Seriously though: model answers, repeated phrases, emphasis in class on certain BLL or policy, go to office hours.

User avatar
cinephile
Posts: 3469
Joined: Sun Jul 18, 2010 3:50 pm

Re: Question re: "Know What Your Prof. Is Looking For" on Exams

Postby cinephile » Wed Apr 03, 2013 12:03 am

scifiguy wrote:Do you find it ever differs drastically, though?


Yes. There was one professor who wanted us to write in the form of a memo (so super long and organized), another who wanted typical IRAC but not a full length memo, another who wanted 100-250 word answers, and another who wanted answers in 25 words or less. Also, there was some multiple choice. So yes, varies drastically. Also, some professors wanted perfect grammar and spelling and would take off points if it wasn't perfect, also those who wanted organized answers. But there were others who were cool with rambling stream of consciousness answers, as long as you hit the issues and analyzed them all, they didn't care how much of a mess the answer was.

scifiguy wrote:Also, do profs ever just flat out say what they're looknig for?

It almost seems like ti's a game in law school where they prof. doesn't tell you and you're trying to guess. Why not train you how to do a good job by laying out a structure?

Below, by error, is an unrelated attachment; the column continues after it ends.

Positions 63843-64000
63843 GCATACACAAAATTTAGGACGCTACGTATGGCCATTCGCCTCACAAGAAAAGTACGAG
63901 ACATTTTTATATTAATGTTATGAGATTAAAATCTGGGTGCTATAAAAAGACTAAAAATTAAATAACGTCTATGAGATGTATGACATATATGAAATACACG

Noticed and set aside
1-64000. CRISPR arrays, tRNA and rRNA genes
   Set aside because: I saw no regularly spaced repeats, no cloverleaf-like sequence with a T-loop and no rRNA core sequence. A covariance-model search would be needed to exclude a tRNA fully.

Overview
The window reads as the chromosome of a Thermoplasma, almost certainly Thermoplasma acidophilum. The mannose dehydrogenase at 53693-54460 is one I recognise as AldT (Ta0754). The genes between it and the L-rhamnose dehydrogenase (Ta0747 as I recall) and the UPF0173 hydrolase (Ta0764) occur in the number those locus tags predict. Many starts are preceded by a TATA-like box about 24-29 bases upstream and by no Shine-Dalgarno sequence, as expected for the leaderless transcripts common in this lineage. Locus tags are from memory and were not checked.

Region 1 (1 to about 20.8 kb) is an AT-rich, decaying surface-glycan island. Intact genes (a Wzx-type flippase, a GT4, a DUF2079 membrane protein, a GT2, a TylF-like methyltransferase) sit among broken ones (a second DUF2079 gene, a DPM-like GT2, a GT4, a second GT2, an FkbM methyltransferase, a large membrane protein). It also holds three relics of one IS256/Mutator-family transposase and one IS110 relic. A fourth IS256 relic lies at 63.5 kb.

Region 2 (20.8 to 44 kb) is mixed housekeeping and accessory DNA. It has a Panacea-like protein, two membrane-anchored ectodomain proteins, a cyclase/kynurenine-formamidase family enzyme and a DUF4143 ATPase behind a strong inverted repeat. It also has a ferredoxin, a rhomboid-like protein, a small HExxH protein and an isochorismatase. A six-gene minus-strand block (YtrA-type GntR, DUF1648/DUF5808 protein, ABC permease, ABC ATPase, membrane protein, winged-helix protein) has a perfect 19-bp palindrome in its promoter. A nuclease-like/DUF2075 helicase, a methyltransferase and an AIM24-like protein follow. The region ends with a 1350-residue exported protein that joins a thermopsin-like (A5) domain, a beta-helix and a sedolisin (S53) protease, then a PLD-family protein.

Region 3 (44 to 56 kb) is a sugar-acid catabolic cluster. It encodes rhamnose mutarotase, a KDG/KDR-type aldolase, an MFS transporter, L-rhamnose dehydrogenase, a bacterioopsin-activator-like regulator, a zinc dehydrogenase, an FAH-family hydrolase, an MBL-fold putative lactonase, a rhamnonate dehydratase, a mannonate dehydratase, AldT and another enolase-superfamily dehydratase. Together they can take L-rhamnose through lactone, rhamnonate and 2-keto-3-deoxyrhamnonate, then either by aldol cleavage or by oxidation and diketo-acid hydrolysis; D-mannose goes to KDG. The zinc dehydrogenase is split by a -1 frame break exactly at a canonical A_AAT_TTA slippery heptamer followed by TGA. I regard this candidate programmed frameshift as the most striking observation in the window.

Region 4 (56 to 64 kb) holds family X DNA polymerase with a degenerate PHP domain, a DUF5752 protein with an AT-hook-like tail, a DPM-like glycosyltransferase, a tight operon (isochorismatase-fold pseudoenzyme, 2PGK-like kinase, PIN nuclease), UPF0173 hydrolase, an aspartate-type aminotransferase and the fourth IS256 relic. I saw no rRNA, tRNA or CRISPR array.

Some professors do and some don't. Some have model answers that they wrote themselves, some give you the best student answers they got, and some don't give any at all. Some give great information prior to the exam as to what they're looking for, but some don't.

They have zero incentive to train you to give them the response they want. No matter what, only a certain % of the class can get a certain grade, so they can explain it really well, but then the curve will be super tight, or they can not explain it at all and some people will just naturally on accident give them the style and structure they want. Either way, only a certain percentage of the class can get an A and it really doesn't matter.

User avatar
lisavj
Posts: 275
Joined: Fri Oct 29, 2010 12:42 pm

Re: Question re: "Know What Your Prof. Is Looking For" on Exams

Postby lisavj » Wed Apr 03, 2013 12:23 am

I read at least one paper from each of my profs. That gave me an idea of both the areas of law they were interested in and their preferred writing style. I actually copied an argument from one profs paper (structure not word for word) on her exam in response to a policy question.

After I knew what pulled profs interest, I watched law blogs in the area of the class (yep, there's some for torts, contracts, etc) and noted cases either at the state level or SCOTUS that were decided around the start of the term when profs were probs thinking about exams. (Was able to guess one of the cases behind a fact pattern on an exam - #nailedit - and impressed the heck outta the prof too.)

Worked for me...of course I haven't done that much work this quarter, and my grades have dropped a bit.




Return to “Ask a Law Student / Graduate”

Who is online

Users browsing this forum: Bing [Bot] and 4 guests